“She really hugs you all the time?” asked Mindy, her fingers running a nervous route from her hair, cropped short to look like Max’s, over the neck of Max’s shirt at her throat, to the buckle of Max’s belt at her waist, and back up, tracing the unfamiliar outlines of her disguise.
“But she also cries while she does it,” said Max, keeping his hands still in his lap so he wouldn’t disturb the clippings of her hair Mindy had stuck to his head, or scratch at the strap of the training bra, or tug at Mindy’s shoes, tight on his toes.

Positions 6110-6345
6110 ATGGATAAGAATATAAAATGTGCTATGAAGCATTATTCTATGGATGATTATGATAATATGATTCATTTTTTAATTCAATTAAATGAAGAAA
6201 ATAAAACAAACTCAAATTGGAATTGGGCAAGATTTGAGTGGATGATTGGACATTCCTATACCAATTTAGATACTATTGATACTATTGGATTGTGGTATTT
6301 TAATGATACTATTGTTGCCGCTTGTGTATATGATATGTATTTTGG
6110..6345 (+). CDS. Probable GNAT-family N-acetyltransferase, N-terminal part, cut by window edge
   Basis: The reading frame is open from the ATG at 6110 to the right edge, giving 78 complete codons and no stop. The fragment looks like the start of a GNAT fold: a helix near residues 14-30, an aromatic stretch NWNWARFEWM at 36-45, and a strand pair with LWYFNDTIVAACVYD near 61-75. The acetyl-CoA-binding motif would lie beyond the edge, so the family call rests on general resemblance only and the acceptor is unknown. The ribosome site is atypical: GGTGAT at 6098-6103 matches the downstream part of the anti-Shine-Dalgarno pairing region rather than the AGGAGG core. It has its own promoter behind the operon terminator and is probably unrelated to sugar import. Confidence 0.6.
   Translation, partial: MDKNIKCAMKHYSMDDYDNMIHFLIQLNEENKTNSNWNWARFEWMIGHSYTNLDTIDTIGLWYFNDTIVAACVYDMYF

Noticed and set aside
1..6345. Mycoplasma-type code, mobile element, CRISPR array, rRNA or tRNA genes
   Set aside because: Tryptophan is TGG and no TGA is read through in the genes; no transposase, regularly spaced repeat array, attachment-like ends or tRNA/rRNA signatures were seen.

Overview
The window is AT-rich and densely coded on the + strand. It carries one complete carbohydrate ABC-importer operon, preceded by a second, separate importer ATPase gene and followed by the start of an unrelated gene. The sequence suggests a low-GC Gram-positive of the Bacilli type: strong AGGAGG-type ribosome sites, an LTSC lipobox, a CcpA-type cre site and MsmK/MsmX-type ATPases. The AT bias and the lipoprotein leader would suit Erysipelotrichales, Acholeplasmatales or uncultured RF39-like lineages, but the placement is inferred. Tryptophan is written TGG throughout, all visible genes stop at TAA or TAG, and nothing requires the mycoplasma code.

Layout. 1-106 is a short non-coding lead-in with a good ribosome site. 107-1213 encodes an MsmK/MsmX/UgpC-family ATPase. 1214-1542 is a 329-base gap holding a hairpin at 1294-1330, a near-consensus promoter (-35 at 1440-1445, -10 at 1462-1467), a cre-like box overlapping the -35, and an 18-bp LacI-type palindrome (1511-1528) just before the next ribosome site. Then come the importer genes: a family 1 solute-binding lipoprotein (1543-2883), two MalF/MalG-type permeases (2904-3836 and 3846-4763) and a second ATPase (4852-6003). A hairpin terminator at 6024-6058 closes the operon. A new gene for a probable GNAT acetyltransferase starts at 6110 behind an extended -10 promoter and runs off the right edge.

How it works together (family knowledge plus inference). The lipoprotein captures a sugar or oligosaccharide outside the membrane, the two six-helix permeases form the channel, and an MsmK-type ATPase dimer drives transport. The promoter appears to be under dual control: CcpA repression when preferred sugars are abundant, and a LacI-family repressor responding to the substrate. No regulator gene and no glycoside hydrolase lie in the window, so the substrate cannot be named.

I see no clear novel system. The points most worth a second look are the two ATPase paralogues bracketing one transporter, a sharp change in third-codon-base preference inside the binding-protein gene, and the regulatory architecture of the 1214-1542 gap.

Mindy bit her lip. “This isn’t fair,” she said. “You’ll get hurt.”
“I’ve fallen down before,” said Max, “It’s not so bad. I didn’t think anything when I fell. It was nice.”
“This won’t work anyway, right?” said Mindy, “We look dumb. I’ll get in so much trouble.”
“We’re stuntmen,” said Max, “People only see who stuntmen are supposed to be.”
And a car pulled up to the curb.